WP2 Present and Future Maritime Fuels

The purpose of the WP is to identify present and possible future fuels for maritime use.

Oil has for the last 50 years been the dominating fuel for ship propulsion. Changing conditions and concerns such as price, availability, emissions, operating conditions and legislation have made the oil less attractive and there is a growing interest to find alternatives which will be available in the long term perspective.

The team will compile an overview report with focus on a wide picture of maritime fuel in short term, medium term and long term perspectives. Clean land based local power generating systems will serve as an important reference.

The most promising fuels will be identified. For these alternatives the WP2 will investigate availability, price, emissions, other environmental impact from a life cycle perspective, operation characteristics in the engines, storage, bunkering, handling, space requirements in the ship, safety, and class approval. A successful implementation of an alternative maritime fuel requires a reliable and adequate supply and that it can be offered in many (or “enough”) ports. Otherwise it might result in increased environmental impact and higher costs for the shipping companies.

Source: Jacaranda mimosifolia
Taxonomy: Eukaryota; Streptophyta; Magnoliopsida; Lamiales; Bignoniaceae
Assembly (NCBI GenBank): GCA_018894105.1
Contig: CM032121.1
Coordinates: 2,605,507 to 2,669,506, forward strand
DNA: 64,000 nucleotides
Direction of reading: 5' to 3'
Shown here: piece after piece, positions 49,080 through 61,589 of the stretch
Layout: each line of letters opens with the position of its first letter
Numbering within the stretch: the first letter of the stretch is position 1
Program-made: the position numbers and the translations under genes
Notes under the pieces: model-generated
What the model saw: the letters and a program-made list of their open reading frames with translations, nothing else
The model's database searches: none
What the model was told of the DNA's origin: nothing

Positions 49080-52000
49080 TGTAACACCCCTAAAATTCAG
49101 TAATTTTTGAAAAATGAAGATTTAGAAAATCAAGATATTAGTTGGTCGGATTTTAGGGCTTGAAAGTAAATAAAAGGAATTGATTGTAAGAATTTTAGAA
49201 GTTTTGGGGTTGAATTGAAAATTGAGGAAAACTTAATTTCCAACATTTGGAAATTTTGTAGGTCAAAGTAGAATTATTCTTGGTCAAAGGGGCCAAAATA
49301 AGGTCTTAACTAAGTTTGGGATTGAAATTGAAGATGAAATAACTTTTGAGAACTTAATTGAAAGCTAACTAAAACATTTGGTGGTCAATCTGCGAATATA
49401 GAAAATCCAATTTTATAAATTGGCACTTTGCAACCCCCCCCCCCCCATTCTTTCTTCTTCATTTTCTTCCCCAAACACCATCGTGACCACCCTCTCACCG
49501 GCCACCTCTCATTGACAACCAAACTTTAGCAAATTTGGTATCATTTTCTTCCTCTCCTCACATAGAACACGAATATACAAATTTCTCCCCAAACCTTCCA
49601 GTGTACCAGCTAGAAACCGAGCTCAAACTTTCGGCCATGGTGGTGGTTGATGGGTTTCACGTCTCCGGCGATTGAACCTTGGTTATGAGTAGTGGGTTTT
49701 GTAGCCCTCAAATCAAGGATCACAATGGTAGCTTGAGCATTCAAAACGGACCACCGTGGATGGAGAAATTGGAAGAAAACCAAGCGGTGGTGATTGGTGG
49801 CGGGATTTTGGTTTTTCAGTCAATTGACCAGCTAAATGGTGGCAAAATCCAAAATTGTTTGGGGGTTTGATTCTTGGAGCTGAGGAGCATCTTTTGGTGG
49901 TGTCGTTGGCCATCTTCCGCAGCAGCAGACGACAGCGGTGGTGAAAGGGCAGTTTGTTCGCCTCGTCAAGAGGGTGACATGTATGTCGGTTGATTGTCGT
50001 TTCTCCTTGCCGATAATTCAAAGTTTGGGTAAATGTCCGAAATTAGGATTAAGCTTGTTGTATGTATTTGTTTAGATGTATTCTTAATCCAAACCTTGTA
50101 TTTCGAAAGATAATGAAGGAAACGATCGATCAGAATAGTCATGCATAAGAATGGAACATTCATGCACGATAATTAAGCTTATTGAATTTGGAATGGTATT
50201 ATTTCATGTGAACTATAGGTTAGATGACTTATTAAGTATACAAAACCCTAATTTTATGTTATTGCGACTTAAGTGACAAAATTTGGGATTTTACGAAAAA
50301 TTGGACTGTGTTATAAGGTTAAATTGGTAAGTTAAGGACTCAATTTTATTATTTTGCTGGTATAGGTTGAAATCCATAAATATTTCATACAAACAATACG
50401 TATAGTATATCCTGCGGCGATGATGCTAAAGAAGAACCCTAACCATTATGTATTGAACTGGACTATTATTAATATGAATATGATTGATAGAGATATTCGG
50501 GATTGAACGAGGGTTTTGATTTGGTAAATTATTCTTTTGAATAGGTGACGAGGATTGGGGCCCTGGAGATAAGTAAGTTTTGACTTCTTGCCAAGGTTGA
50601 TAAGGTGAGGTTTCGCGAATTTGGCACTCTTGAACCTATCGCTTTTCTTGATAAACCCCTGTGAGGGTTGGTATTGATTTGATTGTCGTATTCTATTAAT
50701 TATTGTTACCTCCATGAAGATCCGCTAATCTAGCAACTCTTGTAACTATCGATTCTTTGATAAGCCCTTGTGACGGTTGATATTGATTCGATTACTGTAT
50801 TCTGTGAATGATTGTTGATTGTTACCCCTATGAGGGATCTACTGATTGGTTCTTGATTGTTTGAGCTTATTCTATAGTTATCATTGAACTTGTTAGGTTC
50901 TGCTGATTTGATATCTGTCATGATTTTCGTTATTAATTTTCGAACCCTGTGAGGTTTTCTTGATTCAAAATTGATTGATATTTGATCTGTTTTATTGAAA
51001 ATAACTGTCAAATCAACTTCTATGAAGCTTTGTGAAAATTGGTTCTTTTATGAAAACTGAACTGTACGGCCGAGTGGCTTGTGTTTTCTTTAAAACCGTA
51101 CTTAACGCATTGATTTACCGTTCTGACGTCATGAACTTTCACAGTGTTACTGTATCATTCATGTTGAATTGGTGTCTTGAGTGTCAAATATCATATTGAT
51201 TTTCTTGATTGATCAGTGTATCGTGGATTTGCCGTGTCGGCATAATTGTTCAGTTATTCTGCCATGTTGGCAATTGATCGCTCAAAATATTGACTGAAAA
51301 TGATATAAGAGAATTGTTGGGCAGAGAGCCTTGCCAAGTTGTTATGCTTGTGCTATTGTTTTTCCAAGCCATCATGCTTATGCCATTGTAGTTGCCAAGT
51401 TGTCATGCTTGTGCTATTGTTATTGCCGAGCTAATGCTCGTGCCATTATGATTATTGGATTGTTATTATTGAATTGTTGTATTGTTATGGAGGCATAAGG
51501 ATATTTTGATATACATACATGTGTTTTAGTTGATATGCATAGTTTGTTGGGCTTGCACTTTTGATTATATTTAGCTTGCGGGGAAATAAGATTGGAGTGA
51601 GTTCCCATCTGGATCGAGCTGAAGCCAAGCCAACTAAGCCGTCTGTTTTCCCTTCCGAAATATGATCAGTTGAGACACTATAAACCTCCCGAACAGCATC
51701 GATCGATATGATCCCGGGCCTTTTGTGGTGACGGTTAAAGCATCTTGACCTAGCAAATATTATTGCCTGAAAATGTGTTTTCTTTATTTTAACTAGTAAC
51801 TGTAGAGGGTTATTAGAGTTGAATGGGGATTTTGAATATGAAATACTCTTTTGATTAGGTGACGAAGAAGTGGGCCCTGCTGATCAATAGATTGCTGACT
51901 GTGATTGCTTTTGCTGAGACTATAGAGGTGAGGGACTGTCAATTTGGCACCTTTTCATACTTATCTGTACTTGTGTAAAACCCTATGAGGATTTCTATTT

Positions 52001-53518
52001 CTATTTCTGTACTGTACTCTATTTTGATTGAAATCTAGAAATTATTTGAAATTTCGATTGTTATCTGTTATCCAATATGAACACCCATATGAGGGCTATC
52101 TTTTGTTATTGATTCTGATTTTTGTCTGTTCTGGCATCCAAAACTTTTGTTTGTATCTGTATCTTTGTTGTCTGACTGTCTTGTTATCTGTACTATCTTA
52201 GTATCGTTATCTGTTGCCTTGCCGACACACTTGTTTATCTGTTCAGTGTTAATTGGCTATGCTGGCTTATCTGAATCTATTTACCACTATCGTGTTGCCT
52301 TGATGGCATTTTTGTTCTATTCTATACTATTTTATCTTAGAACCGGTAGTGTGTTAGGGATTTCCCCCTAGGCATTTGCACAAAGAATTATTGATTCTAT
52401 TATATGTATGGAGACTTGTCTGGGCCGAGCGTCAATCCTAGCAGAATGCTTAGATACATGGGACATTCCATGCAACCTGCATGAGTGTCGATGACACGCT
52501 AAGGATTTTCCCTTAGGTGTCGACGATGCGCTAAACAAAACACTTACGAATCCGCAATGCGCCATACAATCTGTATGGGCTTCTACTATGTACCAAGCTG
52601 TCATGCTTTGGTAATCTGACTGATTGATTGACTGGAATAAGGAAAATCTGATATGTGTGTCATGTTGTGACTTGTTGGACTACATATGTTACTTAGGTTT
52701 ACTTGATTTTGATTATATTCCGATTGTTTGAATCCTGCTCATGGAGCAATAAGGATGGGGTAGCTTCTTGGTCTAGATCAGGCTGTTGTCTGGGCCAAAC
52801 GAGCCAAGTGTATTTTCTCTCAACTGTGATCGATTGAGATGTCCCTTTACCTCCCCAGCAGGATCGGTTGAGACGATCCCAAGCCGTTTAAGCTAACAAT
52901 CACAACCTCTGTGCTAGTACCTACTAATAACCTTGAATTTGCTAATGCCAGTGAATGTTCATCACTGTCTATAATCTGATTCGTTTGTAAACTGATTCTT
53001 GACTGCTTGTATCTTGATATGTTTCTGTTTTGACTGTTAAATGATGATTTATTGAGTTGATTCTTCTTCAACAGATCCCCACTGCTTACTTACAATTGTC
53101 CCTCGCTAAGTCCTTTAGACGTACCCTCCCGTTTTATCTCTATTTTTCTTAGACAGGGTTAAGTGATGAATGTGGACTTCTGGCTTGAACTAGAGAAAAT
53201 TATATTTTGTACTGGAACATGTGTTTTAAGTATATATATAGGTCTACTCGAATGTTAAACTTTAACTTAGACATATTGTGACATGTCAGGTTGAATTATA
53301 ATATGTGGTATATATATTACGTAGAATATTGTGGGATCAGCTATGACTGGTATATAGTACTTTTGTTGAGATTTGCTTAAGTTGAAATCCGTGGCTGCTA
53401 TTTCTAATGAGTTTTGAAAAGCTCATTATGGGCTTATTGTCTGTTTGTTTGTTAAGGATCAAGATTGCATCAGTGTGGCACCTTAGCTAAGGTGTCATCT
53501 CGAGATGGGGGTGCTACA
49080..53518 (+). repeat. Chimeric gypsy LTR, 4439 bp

This work package will also analyse how the logistic system can be designed to support the supply of new fuels and what is necessary to create opportunities for a successful implementation into the market. A risk analysis will be carried out for the supply of the various fuels considered, and will include an assessment of risk of transport to the port, storage at the port and onboard the vessel, and bunkering activities.

The WP2 findings will serve as an important input to WP3 and WP4. The various fuel alternatives will have different problems related to exhaust gas cleaning,e.g. exhaust gas after-treatment technologies such as scrubbers, require a supply of input materials (consumables) and handling of waste products in port. The different fuel alternatives also have different possibilities regarding exhaust gas energy recovery.